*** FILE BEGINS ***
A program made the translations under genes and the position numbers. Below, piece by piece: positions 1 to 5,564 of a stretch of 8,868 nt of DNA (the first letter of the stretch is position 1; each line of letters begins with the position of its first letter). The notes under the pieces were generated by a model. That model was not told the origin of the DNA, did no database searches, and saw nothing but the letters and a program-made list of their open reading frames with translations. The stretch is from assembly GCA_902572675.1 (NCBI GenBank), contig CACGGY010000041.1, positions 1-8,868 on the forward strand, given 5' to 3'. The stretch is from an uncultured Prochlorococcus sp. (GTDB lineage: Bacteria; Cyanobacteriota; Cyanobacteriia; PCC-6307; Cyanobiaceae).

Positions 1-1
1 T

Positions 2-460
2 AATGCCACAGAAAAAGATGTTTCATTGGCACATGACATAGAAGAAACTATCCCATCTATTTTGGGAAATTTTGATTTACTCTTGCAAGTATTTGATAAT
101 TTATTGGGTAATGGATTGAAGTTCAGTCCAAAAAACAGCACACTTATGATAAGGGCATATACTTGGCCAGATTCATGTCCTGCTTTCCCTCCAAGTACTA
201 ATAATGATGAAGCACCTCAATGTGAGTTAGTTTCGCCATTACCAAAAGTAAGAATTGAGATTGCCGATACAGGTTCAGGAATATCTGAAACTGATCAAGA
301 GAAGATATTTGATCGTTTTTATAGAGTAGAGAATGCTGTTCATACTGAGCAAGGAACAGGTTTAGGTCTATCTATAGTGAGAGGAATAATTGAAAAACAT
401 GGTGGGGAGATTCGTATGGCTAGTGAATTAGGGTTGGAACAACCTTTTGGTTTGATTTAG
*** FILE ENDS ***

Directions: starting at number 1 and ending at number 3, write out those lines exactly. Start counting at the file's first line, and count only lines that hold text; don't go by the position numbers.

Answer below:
A program made the translations under genes and the position numbers. Below, piece by piece: positions 1 to 5,564 of a stretch of 8,868 nt of DNA (the first letter of the stretch is position 1; each line of letters begins with the position of its first letter). The notes under the pieces were generated by a model. That model was not told the origin of the DNA, did no database searches, and saw nothing but the letters and a program-made list of their open reading frames with translations. The stretch is from assembly GCA_902572675.1 (NCBI GenBank), contig CACGGY010000041.1, positions 1-8,868 on the forward strand, given 5' to 3'. The stretch is from an uncultured Prochlorococcus sp. (GTDB lineage: Bacteria; Cyanobacteriota; Cyanobacteriia; PCC-6307; Cyanobiaceae).

Positions 1-1
1 T